The Pigeon Island National Park is one of St. Lucia’s most visited tourist attractions. Located right off of the island’s northwestern coast, Pigeon Island is a scenic spot for tourists to enjoy a variety of activities.

Originally separated from the mainland, Pigeon Island features an artificial causeway. This conveniently connects the island to the rest of St.Lucia for easier access.

Pigeon Island played a huge role in St. Lucia’s history. Considered one of the most important and significant monuments on the island, the site serves as a living museum relating to St. Lucia’s cultural heritage as well as civil, military, and international history.

Covering a total of 44 acres (17 ha), Pigeon island features a popular walking trail. It passes through several military ruins that come with information about the island’s history. At the end of the trail is a scenic lookout on the historic Fort Rodney.

Built in the late 1770s, Fort Rodney was once at the center of conflict between English and French military forces. Because of its strategic location, the military base at Pigeon Island was continuously conquered.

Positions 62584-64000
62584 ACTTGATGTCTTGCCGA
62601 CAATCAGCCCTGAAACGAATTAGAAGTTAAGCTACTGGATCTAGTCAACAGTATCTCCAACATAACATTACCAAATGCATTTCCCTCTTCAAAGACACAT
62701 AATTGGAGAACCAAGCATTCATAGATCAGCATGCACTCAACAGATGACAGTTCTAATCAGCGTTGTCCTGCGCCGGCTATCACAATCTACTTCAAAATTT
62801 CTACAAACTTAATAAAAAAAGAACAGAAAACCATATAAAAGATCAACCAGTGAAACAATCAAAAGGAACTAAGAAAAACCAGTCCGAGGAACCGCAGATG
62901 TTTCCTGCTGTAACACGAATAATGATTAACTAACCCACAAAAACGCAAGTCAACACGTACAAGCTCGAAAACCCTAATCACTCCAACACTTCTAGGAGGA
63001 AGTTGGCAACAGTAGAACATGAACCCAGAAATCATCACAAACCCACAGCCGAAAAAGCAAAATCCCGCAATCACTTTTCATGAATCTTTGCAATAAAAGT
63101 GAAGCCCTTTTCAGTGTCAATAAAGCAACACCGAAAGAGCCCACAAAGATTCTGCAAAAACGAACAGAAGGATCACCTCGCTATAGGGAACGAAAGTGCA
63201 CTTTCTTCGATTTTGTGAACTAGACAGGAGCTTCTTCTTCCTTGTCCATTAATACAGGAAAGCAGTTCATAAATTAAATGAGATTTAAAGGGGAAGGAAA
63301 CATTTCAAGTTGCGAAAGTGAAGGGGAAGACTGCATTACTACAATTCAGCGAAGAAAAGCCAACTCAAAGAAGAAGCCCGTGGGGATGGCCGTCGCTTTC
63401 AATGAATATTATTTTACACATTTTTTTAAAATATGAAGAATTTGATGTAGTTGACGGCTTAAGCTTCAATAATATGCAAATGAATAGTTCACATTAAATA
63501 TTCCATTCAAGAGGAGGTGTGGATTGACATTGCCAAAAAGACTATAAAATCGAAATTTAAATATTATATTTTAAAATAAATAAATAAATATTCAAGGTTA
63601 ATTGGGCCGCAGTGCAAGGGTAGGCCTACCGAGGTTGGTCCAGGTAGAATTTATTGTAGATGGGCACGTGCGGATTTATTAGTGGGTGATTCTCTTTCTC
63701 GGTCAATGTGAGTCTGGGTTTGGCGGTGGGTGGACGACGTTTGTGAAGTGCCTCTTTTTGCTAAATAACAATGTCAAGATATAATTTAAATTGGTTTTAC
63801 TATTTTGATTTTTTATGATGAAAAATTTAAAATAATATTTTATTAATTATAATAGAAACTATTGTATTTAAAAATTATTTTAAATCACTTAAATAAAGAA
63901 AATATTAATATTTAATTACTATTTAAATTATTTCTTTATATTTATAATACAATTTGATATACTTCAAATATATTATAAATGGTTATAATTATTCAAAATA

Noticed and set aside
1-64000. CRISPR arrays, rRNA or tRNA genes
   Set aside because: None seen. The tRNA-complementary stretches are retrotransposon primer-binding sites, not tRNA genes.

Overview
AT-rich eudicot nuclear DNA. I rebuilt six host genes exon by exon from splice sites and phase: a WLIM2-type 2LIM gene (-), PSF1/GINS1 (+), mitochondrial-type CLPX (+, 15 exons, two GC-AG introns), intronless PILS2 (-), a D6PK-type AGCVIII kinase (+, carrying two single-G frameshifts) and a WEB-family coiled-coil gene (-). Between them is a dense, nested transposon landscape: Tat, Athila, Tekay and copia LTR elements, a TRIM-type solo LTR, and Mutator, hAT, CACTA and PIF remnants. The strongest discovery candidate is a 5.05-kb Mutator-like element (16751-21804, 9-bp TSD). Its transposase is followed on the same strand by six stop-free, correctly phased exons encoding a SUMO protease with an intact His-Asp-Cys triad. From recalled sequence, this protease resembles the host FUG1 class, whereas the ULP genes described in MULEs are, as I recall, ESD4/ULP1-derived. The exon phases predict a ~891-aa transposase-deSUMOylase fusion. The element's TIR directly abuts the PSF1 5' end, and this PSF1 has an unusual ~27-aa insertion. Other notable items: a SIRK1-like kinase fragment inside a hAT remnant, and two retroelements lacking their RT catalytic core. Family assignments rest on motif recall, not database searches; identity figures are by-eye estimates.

Aside from its historical relevance to St. Lucia, Pigeon Island is also known for its amazing landscape. The island feature two peaks that provide panoramic views. On clear days, visitors can see the neighboring island of Martinique as well as the towering Piton mountains to the southeast.

There are also several white-sand beaches that tourists can stay at. Coming to the island early in the morning provides a more intimate and private experience. At dawn, there are only a handful of people on Pigeon Island.

World-Class Local Products

When it comes to local food products, there are two things St. Lucia is known for – chocolate and beer.

The Morne Coubaril and Fond Doux Plantation are two of the island’s most popular chocolate producers. Tourists can take tours of their cocoa farms and learn about the island’s history. Aside from that, visitors can also take part in the production process from start to finish. Some cocoa plantations on St. Lucia offer Make Your Own Chocolate Bar activities.

Brew making is also a rich industry in St. Lucia. The world-renowned brand known as Windward & Leeward Brewing named one of its products as Piton Beer.

Named after the iconic twin mountains of St. Lucia, no trip to the island is considered complete without tasting at least one of Piton Beer’s many flavors. Tourists can choose from its variety of brews including the Piton Shandy Ginger, Lemon, Passion Fruit, and Sorrel.

St. Kitts

St.Kitts is a small island located in the Lesser Antilles. With a total area of only 269 sq. km (104 sq. miles), the notably small island paradise is home to less than 100,000 people. Dubbed the Gibraltar of the West Indies, St. Kitts was once at the center of conflict in the Caribbean region.